Moon, asteroids, and Mars are GO!

Discussion in 'Astronomy, Exobiology, & Cosmology' started by cygonaut, Jan 9, 2004.

  1. EI_Sparks Registered Senior Member

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    Okay WCF, try this one:
    NEAP, the followup to NEAR, this time run on a commercial basis.

    Technical and economic feasibility study

    Mining economics and risk control for NEAs

    There's something up with the site for those - but cached versions can be found here and here, respectively.

    On an earlier point, the value of SI and I class asteroids:
     
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  3. ElectricFetus Sanity going, going, gone Valued Senior Member

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    Oh ya I heard about NEAP, wasn't that a commercial endeavor so it’s not really connected to NEAR? Wow they did change the craft a lot since the last time I saw it. Ya that would land on a asteroid (at least when I read about it before it had a miniprobe for landing on a asteroid) and search for minerals and volatiles, but it would not mine the asteroid nor bring back anything.

    as for the other site they don't seem to work

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    could you just give me a run down on how they planed to get there, how they will mine it and how they will ship it back to earth?
     
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  5. EI_Sparks Registered Senior Member

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    It's not connected in that it's not being done by the same people - but it's mission is a direct follow-on from NEAR. NEAR was "can we rendevous and examine scientifically?", NEAP is "let's rendevous and prospect with the view to exploitation".

    *puzzled look*
    Well, no, it wouldn't - why would it? It's job isn't sample return or mining, it's evaluation for future mining operations. You need to know what's there to design your mining mission in fine detail, after all.

    Yes, as I said, the site's down at the moment, but there are cached pages on google and I gave links to those cached pages.

    Getting there and back would probably be a case of either using the ion engine technology that SMART-1 is now testing in orbit on it's way to the moon, and/or the mass driver concept that was developed and experimentally confirmed in the late 70s by NASA. Braking in earth orbit would be either by propulsive braking, aerobraking or lunar flyby. As to mining, there are a dozen different mechanisms that can be used from drilling into the asteroid and fluidising the innards with heat or a solvent, to putting up a large solar collector (think "hemisphere of tin foil pointed at the sun with the asteroid at the focus) and smelting the whole thing down to metals and slag in orbit. The papers have all this in detail and refer to other papers that go into even more detail if you're interested.
     
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  7. ElectricFetus Sanity going, going, gone Valued Senior Member

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    Ya ya ya those aren't working either.

    Ion propulsion really, wow thats going to take some time for a manned mission.

    Here what I would do: send a robot "seed" miner by solar sail or any other means, it would mine by many techniques depending on the asteroid type and rotation. It would purify the minerals and make reture cargo ships, these ships are sent back to earth via solar sail, the shipments fold up there sails and aero-capture into earth orbit or land directly.

    All we need is the AI and we launch it and it goes and goes, easy money.
     
  8. EI_Sparks Registered Senior Member

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    Odd. They work for me.
    *checks again*
    Yup...

    Depends on the scale of the engine. The one on SMART-1 is a prototype, it's small, and it's designed to test the principle rather than get there fast. Besides, you'd use the ion engine to get there, not to get back. (Deep Space 1's ion engine has a throttleable ion engine with a specific impulse that varys from 1900 seconds to 3100 seconds. Compare that to a hydrogen-oxygen specific impusle of what, 490 seconds?).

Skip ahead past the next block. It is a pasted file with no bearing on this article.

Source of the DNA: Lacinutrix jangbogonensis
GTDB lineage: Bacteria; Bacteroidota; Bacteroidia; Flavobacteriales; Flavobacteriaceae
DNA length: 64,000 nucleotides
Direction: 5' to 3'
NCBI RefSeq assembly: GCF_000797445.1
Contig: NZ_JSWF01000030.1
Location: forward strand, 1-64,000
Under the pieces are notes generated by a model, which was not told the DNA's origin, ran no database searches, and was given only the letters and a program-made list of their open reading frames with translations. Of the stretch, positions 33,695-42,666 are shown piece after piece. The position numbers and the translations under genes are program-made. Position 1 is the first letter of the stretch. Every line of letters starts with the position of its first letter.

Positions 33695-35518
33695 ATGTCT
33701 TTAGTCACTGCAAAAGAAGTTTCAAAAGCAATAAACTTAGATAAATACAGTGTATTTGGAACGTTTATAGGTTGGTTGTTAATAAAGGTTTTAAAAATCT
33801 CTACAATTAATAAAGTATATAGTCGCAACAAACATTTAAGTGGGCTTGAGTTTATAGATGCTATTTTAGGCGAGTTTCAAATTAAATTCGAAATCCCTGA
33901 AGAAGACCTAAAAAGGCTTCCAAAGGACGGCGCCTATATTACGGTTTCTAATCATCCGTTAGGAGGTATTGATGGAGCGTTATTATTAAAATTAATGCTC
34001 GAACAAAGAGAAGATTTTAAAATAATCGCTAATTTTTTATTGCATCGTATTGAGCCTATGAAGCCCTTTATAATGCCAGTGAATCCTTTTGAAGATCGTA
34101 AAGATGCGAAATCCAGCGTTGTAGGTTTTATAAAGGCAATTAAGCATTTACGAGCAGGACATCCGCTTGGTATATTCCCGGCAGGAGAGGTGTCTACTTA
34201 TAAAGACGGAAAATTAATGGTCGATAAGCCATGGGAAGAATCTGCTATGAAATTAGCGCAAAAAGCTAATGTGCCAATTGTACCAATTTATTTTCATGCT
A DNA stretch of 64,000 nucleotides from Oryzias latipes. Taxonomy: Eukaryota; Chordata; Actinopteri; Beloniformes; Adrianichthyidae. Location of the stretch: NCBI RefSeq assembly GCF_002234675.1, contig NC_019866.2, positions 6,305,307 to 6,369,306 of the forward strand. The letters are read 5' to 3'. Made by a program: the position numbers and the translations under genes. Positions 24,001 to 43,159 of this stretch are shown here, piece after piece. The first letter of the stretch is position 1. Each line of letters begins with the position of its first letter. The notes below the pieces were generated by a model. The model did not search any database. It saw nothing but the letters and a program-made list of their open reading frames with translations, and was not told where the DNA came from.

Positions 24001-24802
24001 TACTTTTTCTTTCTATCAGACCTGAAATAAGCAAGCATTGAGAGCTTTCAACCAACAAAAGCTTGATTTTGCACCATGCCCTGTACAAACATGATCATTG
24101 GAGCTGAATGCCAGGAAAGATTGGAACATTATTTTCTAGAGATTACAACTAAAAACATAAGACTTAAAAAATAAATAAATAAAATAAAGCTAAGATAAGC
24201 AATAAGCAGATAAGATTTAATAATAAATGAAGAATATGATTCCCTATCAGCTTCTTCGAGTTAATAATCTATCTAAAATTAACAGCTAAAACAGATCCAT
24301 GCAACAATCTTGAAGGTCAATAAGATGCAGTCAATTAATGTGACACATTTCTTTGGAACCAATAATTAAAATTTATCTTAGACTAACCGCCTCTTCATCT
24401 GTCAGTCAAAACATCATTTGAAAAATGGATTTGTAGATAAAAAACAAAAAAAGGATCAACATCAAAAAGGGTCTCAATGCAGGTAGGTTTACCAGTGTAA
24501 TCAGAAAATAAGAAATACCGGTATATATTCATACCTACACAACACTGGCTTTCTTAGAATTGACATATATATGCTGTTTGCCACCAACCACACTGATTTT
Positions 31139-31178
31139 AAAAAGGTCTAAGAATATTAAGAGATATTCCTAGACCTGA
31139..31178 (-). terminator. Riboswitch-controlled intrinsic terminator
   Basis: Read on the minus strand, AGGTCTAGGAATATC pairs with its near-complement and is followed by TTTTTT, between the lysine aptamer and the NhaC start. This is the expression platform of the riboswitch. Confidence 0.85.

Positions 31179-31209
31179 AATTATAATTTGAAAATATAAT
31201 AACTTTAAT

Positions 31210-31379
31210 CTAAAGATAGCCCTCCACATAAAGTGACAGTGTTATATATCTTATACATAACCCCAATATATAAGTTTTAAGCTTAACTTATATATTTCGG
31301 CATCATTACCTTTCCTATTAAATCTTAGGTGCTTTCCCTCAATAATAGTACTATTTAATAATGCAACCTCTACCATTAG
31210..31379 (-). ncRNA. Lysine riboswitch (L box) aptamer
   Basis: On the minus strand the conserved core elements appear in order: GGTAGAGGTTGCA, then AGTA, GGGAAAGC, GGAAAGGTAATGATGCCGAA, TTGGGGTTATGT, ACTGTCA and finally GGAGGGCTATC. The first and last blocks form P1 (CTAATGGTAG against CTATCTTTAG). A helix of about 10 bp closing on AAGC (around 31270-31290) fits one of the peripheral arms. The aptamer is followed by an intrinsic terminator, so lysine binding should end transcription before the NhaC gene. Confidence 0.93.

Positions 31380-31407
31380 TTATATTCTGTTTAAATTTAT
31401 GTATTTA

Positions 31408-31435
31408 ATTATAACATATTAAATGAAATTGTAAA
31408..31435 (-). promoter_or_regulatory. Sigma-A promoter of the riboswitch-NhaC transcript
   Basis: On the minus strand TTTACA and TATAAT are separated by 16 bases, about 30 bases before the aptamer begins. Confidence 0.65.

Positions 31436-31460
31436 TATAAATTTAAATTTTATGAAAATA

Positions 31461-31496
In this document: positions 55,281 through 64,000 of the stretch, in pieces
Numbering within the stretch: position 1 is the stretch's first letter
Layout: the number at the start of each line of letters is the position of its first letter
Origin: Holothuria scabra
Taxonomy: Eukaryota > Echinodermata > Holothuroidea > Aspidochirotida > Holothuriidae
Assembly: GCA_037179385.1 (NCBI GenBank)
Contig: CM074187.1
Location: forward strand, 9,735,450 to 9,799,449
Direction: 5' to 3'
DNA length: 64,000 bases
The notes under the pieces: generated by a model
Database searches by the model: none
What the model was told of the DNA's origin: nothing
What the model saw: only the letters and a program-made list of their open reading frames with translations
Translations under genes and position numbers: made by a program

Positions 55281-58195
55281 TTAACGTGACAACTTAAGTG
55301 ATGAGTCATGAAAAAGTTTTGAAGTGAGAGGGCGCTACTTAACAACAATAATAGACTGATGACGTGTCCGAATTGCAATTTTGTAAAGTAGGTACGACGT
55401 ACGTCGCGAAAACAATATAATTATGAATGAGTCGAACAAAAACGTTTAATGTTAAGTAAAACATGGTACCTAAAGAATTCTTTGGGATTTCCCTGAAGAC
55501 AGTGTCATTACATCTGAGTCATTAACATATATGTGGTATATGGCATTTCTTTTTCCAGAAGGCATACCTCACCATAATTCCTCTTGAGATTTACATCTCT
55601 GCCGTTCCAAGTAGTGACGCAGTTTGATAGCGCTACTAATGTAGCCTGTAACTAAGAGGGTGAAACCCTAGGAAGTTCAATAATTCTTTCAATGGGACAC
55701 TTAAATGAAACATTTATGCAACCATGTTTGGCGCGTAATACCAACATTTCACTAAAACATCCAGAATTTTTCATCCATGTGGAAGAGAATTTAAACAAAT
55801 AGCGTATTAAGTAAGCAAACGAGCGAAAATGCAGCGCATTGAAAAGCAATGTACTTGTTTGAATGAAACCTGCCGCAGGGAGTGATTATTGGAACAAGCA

Definitely an elegant idea, but it's a ways off. Lot of research between here and launching it...
     
  9. ElectricFetus Sanity going, going, gone Valued Senior Member

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    Then you have them cached on your computer!

    I was not talking about the Isp I was talking about thrust, now were are talking about say at least 200tons of people, cargo, habitate, and a nuclear power plant because solar is not going to pump out beyond 15kws, being pushed by Ion engine with a thrust of 2N per 100Kw, it going to take them some time to get there.
    http://www.islandone.org/APC/Electric/06.html

    Duh!
     
  10. EI_Sparks Registered Senior Member

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    Blast. Well, they are available - I guess we just wait for the site to come back up or you can go dig out google's cached pages.

    Well, actually you'd be going to a NEA so solar panels would work as well there as here, and since you could have a few square kilometers of panel as easily as a few square metres, and since you'll need large solar collectors anyway, well, electrical power shouldn't be a major problem. So while I'd love to see a NERVA-type ship, it wouldn't really be needed. An RTG would be worth having, of course, but I'd just worry about the mass needed for the shielding.
    This however, is a technical engineering issue for the design team - the first questions to answer are :

    1. Is it worth doing?
    2. Can it be done?

    I'm saying that yes is the answer to both questions - by mere inspection for the first one and with the caveat that development work would be needed for the second one (though not any significant research work).
     
  11. ElectricFetus Sanity going, going, gone Valued Senior Member

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  12. Vortexx Skull & Bones Spokesman Registered Senior Member

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    How does gas giant mining look like ? I can picture submerging a long tube in the atmosphere, but the gravity of gasgiants is enormous, you would need to convert part of that gas and burn it in thrusters to keep the installation UP and running...

    BTW: if we finally have stripped jupiter from its gas in 12000 years, we might mine it's solid hydrogen core

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  13. EI_Sparks Registered Senior Member